Such actions could, and if he was politically savvy, would be followed by Mr. Hogan going to the Lt.-G. and asking for the assembly to be dissolved. He would explain himself as follows to the public: "As you all know, In order to form a stable government for this province after the last general election, I had to agree to a promise extracted from me by the Green party of B.-C. to do all I could to stop the Kinder Morgan pipeline. In view of the recent federal declaration that it is a work of national interest, we have now used every reasonable avenues to effect that aim but the Green party will not release me from doing more, even if of little use. Therefore, I have asked the Lt.G. to dissolve the assembly and call a general election. I did this so that you can relieve this government of its promise to the Green party and I ask that you return this government to power with a majority this time, so that we can move forward together and this government can go on to deal with more pressing matters of importance to all."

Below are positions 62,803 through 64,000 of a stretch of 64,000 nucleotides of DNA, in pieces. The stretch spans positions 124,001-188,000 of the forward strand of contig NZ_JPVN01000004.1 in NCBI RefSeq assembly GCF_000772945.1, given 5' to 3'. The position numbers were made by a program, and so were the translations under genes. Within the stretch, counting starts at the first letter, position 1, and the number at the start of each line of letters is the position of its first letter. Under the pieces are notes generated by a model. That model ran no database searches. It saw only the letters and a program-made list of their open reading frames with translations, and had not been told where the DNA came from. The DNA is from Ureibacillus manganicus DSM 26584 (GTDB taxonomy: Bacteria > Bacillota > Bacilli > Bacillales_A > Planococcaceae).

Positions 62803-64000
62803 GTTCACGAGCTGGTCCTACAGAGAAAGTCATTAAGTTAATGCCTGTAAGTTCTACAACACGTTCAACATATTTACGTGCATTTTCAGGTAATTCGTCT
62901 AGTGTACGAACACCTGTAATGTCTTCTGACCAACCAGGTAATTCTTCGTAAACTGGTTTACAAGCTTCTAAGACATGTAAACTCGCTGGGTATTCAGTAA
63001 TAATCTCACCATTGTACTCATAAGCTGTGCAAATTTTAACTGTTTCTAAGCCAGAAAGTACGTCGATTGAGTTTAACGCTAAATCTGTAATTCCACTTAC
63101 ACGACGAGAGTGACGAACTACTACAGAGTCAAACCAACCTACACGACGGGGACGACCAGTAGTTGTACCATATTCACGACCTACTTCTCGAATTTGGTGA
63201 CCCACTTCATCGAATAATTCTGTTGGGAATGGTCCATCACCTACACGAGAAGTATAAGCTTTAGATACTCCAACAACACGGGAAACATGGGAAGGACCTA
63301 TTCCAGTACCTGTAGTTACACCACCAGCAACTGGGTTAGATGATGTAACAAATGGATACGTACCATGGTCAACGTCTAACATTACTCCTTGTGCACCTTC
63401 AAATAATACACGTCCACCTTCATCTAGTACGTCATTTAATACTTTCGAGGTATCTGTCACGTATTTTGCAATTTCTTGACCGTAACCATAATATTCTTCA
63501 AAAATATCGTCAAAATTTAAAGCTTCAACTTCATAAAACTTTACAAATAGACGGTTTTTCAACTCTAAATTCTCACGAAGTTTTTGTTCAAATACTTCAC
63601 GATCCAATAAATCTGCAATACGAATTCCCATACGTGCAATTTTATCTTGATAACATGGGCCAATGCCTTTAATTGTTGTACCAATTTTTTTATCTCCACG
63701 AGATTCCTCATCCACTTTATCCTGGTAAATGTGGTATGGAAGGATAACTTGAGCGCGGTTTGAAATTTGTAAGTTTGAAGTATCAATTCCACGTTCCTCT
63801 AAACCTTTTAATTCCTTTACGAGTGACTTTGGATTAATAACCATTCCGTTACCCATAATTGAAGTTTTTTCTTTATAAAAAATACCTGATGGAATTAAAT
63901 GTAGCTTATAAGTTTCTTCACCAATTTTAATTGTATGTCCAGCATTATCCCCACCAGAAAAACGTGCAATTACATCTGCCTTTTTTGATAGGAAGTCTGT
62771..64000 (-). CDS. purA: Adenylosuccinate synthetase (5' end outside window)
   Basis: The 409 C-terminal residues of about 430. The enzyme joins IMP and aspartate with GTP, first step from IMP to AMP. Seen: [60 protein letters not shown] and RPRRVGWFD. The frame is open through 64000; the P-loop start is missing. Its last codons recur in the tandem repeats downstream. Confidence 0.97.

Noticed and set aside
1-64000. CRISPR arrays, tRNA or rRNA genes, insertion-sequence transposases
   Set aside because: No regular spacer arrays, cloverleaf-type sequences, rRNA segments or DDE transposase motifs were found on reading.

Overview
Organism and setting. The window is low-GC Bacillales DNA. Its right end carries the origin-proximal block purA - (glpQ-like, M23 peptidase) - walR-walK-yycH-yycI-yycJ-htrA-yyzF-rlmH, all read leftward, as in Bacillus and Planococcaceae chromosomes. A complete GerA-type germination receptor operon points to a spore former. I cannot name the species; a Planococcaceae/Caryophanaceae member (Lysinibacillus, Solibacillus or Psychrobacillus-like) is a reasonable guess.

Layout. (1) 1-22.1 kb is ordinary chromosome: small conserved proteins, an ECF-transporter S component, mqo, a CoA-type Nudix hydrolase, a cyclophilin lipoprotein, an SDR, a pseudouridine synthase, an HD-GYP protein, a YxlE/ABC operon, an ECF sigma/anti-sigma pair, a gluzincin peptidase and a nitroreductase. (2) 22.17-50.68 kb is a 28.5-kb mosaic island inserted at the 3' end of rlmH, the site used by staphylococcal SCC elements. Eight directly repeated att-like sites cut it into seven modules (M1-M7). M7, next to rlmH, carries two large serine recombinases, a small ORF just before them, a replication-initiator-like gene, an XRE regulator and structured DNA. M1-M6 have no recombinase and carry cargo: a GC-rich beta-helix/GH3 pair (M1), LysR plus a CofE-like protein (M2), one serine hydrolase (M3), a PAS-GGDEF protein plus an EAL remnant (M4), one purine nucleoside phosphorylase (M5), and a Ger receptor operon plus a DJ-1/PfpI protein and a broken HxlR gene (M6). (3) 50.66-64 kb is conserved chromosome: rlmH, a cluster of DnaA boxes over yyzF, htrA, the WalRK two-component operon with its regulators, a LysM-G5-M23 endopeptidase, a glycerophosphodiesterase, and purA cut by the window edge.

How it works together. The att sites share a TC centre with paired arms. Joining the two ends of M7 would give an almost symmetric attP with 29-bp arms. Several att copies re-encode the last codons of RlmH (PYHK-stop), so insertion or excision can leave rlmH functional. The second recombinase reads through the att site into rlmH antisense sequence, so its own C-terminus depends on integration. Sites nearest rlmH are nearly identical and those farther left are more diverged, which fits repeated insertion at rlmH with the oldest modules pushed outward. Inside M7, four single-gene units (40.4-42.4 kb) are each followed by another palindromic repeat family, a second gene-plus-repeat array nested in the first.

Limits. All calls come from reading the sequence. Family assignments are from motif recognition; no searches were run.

I bet you he would get a majority government if he acted in such a proper way showing respect for the electorate.

Offline Larry Strong

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Re: Politics in 2018
« Reply #1251 on: April 19, 2018, 11:17:20 »
“......the Supreme Court of Canada ruled provincial trade barriers are constitutional as long as they’re aimed at a valid purpose within the province’s jurisdiction, with only an incidental effect on trade. Canada’s constitution simply “does not impose absolute free trade across Canada,” it declared.....”.      http://nationalpost.com/news/politics/free-the-beer-case-loses-at-supreme-court-as-provincial-trade-barriers-are-upheld-as-constitutional       
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Offline Rifleman62

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Re: Politics in 2018
« Reply #1252 on: April 19, 2018, 11:22:00 »
Never expect that ruling.

NDP get a majority in the next BC election? Never.
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Offline Oldgateboatdriver

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Re: Politics in 2018
« Reply #1253 on: April 19, 2018, 11:27:13 »